September 10, 2008

Referendum on school projects possible

A public referendum on the $120 million plan to build two new schools remains possible, the city attorney said this week.

Dale Clift, the city attorney, said that as long as the question is phrased properly, a referendum on the issue can be held if 10 percent of the city’s registered voters sign petitions calling for one.

It’s happened before.

Three decades ago, city councilors approved a new kindergarten to eighth grade school on Peacedale Street that voters apparently didn’t want to see built. They gathered signatures, forced a referendum and gunned the project down, according to Clift and Ann Baldwin, an assistant city lawyer.

At the request of city councilors, Clift’s office is preparing a legal opinion laying out exactly what the law requires in order for a public vote to happen.

It doesn’t appear that the City Council can simply request a referendum, officials said. The only clear avenue for holding a referendum is to gather about 3,200 valid signatures.

At least two councilors, Republicans Ken Cockayne and Mike Rimcoski, said they’d like to see voters get a chance to have the last word on the project.

Though there is no group pushing for a referendum, many residents have expressed support for one.

Among them is Sherwood Road resident Tom Doyle, who said that Bristol’s residents should get “to vote on our future.”

 It isn’t clear, though, if anyone intends to pursue the matter.

The city is planning to put construct two 900-student schools beginning in June 2010. Educators say they’ll close a middle school and three aging elementary buildings when the new schools open the doors.

The proposed sites for the new schools are awaiting final approval from the City Council as well as the hiring of architects to do the complex blueprints required before construction can start.

Forcing a referendum is a tough job, as supporters of the chief operating officer proposal found this summer when they had to sweat to get the plan on November’s ballot by collecting more than 3,600 valid signatures.

Getting the right wording is also problematic.

Clift said that the issue on the ballot “cannot be vague” or too broad. He said, too, that his office can’t help write a question for a petition drive. It can only review if afterward.

“Whatever comes along, we’ll look at it,” he said.

But several officials said that something that matches to some degree the wording of the 1970s referendum ought to suffice since it’s already passed legal muster.

*******
Copyright 2008. All rights reserved.
Contact Steve Collins at scollins@bristolpress.com

26 comments:

Anonymous said...

Hartford, and others are laughing at us!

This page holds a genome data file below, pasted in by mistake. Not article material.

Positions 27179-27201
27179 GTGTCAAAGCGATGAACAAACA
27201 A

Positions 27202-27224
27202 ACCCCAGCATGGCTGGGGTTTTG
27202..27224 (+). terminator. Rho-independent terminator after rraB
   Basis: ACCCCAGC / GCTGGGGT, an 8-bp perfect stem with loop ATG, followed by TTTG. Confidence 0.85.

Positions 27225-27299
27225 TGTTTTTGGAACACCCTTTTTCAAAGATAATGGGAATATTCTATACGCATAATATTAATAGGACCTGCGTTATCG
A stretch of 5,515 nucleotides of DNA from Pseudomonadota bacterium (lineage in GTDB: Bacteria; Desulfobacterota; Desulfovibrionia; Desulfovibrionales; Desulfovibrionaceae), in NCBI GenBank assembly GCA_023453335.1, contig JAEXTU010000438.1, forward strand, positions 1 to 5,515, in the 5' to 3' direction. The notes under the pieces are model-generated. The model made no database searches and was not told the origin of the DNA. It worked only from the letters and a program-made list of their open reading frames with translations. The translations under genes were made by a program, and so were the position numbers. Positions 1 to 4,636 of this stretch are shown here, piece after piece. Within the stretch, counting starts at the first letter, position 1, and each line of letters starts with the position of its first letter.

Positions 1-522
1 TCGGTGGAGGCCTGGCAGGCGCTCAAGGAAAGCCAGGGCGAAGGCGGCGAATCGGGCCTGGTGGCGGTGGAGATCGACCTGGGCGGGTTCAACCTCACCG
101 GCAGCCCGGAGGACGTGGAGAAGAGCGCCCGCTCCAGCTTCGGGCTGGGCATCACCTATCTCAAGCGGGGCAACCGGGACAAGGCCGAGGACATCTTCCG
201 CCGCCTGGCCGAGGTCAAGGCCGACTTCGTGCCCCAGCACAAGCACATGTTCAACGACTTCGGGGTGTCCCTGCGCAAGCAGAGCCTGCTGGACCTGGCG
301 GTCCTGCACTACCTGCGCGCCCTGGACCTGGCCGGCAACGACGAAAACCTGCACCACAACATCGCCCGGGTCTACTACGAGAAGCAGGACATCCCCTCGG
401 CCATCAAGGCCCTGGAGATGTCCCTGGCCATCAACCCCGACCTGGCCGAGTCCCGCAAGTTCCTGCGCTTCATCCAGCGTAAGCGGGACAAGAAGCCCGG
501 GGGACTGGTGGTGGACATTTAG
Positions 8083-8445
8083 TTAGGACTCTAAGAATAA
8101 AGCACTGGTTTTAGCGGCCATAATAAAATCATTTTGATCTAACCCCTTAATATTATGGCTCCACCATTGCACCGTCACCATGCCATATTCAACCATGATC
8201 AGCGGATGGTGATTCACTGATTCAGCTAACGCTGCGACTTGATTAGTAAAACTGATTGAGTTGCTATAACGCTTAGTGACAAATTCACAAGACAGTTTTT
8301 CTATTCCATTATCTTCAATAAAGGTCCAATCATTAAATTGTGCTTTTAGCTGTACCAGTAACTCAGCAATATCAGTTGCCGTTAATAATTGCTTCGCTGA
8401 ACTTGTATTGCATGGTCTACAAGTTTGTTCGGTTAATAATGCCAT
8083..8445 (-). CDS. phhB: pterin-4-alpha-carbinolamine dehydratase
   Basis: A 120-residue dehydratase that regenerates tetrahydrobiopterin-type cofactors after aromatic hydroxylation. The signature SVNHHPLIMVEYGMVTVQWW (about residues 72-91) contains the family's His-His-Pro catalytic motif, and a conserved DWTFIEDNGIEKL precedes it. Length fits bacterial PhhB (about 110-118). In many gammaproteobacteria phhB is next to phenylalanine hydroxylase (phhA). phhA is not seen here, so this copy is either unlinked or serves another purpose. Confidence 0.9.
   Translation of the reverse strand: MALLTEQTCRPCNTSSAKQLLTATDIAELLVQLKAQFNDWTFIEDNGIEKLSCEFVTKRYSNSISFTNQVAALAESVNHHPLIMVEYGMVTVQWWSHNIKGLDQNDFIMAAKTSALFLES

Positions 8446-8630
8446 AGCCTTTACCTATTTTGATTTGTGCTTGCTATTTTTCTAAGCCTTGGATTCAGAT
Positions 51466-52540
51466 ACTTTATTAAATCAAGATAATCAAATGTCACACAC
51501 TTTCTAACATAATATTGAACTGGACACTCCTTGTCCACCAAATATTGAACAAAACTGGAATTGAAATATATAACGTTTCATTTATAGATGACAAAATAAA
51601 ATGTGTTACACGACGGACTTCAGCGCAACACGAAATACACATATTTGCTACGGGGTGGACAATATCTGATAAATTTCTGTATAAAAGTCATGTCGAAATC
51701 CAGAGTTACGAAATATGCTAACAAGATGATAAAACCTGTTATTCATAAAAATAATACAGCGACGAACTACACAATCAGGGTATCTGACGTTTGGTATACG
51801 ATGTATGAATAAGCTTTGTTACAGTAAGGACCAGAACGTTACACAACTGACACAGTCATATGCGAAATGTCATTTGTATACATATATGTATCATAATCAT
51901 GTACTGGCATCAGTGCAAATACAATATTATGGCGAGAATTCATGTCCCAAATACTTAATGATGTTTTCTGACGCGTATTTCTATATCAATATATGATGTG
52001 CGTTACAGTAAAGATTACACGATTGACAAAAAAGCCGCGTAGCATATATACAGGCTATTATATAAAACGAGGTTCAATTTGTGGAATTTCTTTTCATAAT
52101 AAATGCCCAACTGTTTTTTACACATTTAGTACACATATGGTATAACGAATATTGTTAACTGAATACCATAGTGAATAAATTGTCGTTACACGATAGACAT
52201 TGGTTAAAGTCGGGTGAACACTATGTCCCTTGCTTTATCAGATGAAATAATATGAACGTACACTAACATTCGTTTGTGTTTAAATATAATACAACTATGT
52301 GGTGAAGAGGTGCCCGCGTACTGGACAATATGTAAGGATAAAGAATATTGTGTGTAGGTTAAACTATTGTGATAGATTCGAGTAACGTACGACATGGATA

Anonymous said...

Bristol is on a slippery slope.

Anonymous said...

Why?
Hartford's schools is the LAST place the Bristol school system should seek to emulate. It sucks.
Besides, they don't even vote for their BOE, it's mostly appointed isn't it?
That says a lot.

If they're laughing in Hartford, it's with envy.

Anonymous said...

Steve,
It's clear that a referendum is a response to an action that the City Council has already taken. Thus, the Council doesn't vote to put a referendum question on the ballot directly without a number of petitions being signed.

But last night at the Council meeting there was some discussion on the "initiative" process.
Can the Council place an "initiative question" on the ballot directly?
What did the City Attorney say about that?
What if the question were related to a charter change regarding a right that citizen's don't currently have. Can the Council act in absence of petitions being signed?
For instance,(this is pretty raw and unpolished but you'll get the idea)- "From hence forth the citizens of Bristol shall have the right to vote on school construction projects that cost more that $5 million dollars."

Could the Council choose to put a question of this nature directly on the ballot without the necessity of citizen's collecting petitions?
Or if there must be petitions signed, what is the percentage required prior to the Council voting to place the question on the ballot?

Would you PLEASE help to clarify?

Sincerely,
CB

Steve Collins said...

Let's be clear on one key thing -- the council has already endorse the project to build two schools. It did that in June 2007. What we're talking about now is where to put them.
So there is a council decision that could potentially be challenged at a referendum.
As for the initiative issue, let's see what Clift has to say when he writes up a formal opinion.

Anonymous said...

Always was curious about how the "initiative" process really worked.